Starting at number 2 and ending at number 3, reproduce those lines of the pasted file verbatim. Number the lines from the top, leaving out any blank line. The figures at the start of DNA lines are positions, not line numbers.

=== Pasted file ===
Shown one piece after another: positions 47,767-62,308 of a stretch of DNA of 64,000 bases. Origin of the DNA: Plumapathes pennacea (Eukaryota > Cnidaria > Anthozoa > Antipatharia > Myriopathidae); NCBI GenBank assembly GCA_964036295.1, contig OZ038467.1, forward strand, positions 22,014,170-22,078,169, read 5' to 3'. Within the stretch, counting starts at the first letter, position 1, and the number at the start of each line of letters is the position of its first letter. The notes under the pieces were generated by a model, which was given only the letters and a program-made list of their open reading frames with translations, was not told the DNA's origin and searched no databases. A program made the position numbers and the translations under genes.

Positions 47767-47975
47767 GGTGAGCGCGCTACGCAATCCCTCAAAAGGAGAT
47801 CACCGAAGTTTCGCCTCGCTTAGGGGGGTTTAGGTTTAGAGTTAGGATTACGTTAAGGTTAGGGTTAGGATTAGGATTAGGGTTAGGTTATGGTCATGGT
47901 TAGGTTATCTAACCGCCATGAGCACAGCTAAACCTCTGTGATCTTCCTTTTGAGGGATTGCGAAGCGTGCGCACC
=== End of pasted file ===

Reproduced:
Positions 47767-47975
47767 GGTGAGCGCGCTACGCAATCCCTCAAAAGGAGAT